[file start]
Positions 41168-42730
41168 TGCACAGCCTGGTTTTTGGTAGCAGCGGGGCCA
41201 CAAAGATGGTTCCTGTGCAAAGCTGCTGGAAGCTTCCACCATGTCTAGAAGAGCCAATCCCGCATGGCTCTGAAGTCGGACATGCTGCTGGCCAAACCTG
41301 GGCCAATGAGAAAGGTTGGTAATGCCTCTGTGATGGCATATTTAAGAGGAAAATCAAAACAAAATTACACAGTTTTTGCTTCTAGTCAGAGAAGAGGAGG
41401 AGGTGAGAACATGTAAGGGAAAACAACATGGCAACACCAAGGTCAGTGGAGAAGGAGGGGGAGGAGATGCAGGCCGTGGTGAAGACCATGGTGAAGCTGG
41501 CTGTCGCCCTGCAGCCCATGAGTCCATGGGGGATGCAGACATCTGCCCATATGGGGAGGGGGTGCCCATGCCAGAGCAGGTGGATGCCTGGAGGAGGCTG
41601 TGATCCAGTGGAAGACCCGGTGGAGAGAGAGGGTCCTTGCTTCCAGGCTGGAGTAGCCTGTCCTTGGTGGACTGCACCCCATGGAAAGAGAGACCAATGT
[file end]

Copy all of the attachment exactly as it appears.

Positions 41168-42730
41168 TGCACAGCCTGGTTTTTGGTAGCAGCGGGGCCA
41201 CAAAGATGGTTCCTGTGCAAAGCTGCTGGAAGCTTCCACCATGTCTAGAAGAGCCAATCCCGCATGGCTCTGAAGTCGGACATGCTGCTGGCCAAACCTG
41301 GGCCAATGAGAAAGGTTGGTAATGCCTCTGTGATGGCATATTTAAGAGGAAAATCAAAACAAAATTACACAGTTTTTGCTTCTAGTCAGAGAAGAGGAGG
41401 AGGTGAGAACATGTAAGGGAAAACAACATGGCAACACCAAGGTCAGTGGAGAAGGAGGGGGAGGAGATGCAGGCCGTGGTGAAGACCATGGTGAAGCTGG
41501 CTGTCGCCCTGCAGCCCATGAGTCCATGGGGGATGCAGACATCTGCCCATATGGGGAGGGGGTGCCCATGCCAGAGCAGGTGGATGCCTGGAGGAGGCTG
41601 TGATCCAGTGGAAGACCCGGTGGAGAGAGAGGGTCCTTGCTTCCAGGCTGGAGTAGCCTGTCCTTGGTGGACTGCACCCCATGGAAAGAGAGACCAATGT